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Published: Friday, 11/23/2012

OIL AND GAS DRILLING

Ohio OKs 4 disposal well permit requests

31 more applicationsin process in boom

BY SPENCER HUNT COLUMBUS DISPATCH

COLUMBUS — Ohio’s grow­ing shale-drill­ing in­dus­try has cre­ated a boom for the busi­nesses that take waste from oil and gas wells.

The num­ber of dis­posal wells in Ohio, cur­rently 179, is poised to ex­plode. State reg­u­la­tors ap­proved per­mits for four new wells last week and are pro­cess­ing ap­pli­ca­tions for 31 more.

The list in­cludes an ap­pli­ca­tion from Knox Energy Inc., a Pataskala-based com­pany that wants to con­vert an in­ac­tive oil and gas well in Knox County into a dis­posal well.

The com­pany wants the dis­posal well to take waste from the 280 con­ven­tional oil and gas wells nearby. It would mostly take “brine,” a waste­wa­ter laden with salt and met­als that bub­bles up with oil and gas, said Mark Jor­dan, Knox Energy’s CEO.

“We want to stream­line our dis­posal costs,” Mr. Jor­dan said. “We might let a few other peo­ple put [waste]wa­ter into our well if we get it, but re­ally, per­cent­age­wise, we’re go­ing to use most of it our­selves.”

Most of the pro­posed new wells fol­low a flood of “frack­ing” waste that has largely poured into Ohio from Penn­syl­va­nia’s Mar­cel­lus shale-drill­ing boom. More frack­ing waste is ex­pected as drill­ers tap oil and gas bur­ied in Ohio’s Utica shale.

Frack­ing is a pro­cess in which mil­lions of gal­lons of wa­ter laced with sand and chem­i­cals are used to shat­ter shale and free trapped oil and gas. After a well is “com­pleted,” a por­tion of the frack­ing wa­ter comes back up.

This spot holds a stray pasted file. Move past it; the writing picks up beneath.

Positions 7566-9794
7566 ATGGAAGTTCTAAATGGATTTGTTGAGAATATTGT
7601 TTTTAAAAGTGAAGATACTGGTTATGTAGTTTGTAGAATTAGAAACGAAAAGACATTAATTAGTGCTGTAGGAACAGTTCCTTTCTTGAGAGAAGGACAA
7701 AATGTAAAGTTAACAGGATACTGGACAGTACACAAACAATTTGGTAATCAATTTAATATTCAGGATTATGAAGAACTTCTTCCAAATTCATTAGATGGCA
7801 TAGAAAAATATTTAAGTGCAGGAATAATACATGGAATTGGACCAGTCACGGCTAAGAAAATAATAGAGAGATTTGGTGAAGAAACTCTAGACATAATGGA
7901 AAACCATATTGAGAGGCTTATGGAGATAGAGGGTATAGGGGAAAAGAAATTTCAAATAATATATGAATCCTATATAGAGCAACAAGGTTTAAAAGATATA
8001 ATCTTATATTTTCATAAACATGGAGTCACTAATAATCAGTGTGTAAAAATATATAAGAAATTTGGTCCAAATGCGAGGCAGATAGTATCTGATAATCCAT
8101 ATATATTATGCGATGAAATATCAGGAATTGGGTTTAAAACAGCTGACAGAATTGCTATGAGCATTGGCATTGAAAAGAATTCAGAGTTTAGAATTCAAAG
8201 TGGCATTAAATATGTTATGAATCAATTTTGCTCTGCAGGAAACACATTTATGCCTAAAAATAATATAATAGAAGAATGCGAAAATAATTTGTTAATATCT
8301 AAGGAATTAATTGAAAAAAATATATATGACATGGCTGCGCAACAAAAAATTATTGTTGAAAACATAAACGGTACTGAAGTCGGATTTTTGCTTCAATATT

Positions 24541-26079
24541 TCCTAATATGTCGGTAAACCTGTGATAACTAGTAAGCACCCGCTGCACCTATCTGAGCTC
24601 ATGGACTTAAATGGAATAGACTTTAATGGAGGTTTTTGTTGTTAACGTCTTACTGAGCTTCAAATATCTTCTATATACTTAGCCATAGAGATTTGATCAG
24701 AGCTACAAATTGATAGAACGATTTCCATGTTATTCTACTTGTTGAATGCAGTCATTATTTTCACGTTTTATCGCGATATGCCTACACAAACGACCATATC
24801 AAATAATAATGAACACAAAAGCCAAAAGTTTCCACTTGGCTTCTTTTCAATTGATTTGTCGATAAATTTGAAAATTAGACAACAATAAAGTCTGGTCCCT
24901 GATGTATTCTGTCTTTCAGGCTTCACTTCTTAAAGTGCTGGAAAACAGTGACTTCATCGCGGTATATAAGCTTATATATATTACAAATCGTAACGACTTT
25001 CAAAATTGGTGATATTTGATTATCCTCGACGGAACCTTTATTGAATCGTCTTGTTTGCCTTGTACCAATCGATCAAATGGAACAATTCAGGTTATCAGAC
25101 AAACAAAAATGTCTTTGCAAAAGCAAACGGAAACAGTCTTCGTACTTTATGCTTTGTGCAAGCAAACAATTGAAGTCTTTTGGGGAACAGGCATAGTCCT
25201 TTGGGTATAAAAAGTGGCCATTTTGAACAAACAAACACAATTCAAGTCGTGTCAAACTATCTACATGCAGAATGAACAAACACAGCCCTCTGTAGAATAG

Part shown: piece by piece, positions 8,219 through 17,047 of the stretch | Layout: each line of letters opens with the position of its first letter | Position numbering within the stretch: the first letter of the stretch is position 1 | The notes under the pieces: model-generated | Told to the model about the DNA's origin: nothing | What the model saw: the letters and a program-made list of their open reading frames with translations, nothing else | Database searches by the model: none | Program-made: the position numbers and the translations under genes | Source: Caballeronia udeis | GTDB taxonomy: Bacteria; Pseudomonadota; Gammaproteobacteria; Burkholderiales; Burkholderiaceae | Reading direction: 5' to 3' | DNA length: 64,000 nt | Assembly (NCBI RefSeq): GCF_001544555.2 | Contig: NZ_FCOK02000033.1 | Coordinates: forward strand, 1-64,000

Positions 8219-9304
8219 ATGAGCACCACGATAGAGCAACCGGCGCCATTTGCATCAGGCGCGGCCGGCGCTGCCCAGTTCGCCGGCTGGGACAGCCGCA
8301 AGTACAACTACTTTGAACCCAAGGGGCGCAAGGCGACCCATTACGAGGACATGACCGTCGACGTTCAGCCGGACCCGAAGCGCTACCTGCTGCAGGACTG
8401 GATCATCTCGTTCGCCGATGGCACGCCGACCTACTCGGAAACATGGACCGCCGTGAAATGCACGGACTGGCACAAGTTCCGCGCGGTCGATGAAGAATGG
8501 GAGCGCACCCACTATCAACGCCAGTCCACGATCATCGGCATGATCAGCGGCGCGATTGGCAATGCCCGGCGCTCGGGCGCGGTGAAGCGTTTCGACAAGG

From Jan­u­ary through June, dis­posal wells in­jected 12.2 mil­lion bar­rels of frack­ing waste and brine, 56 per­cent of which came from Penn­syl­va­nia and West Vir­ginia.

Most of the new dis­posal wells would be in east­ern Ohio, in­clud­ing 10 pro­posed wells in Trum­bull County and eight more in Portage County.

Dis­posal wells re­ceived scant at­ten­tion un­til a se­ries of earth­quakes that shook Youngs­town last year were linked to a well that has since been shut down.

The state de­layed ap­prov­ing new dis­posal wells un­til rules in­tended to pre­vent ad­di­tional quakes were en­acted.

Fears of ground­wa­ter pol­lu­tion and spills from new in­jec­tion wells have prompted sev­eral pub­lic pro­tests in Ohio. Despite that, there ap­pears to be lit­tle the pub­lic can do to stop dis­posal wells from be­ing drilled.

A 2004 state law puts the au­thor­ity to ap­prove new wells in the hands of state of­fi­cials, leav­ing city and town­ship zon­ing of­fi­cials no say.

“The state holds all the cards,” said Teresa Mills, frack­ing co­or­di­na­tor for the Buck­eye For­est Coun­cil.

Heidi Het­zel-Evans, an Ohio Depart­ment of Nat­u­ral Re­sources spokes­man, said the agency has nearly com­pleted its re­view of the Knox County well.

“We may yet ap­prove an­other group [of dis­posal-well per­mits] be­fore the end of the year,” she said.

She de­fended the state’s sole au­thor­ity to make de­ci­sions on in­jec­tion wells.

“The de­part­ment cer­tainly has the ex­perts in the field to ef­fec­tively over­see these ac­tiv­i­ties,” Ms. Het­zel-Evans said.



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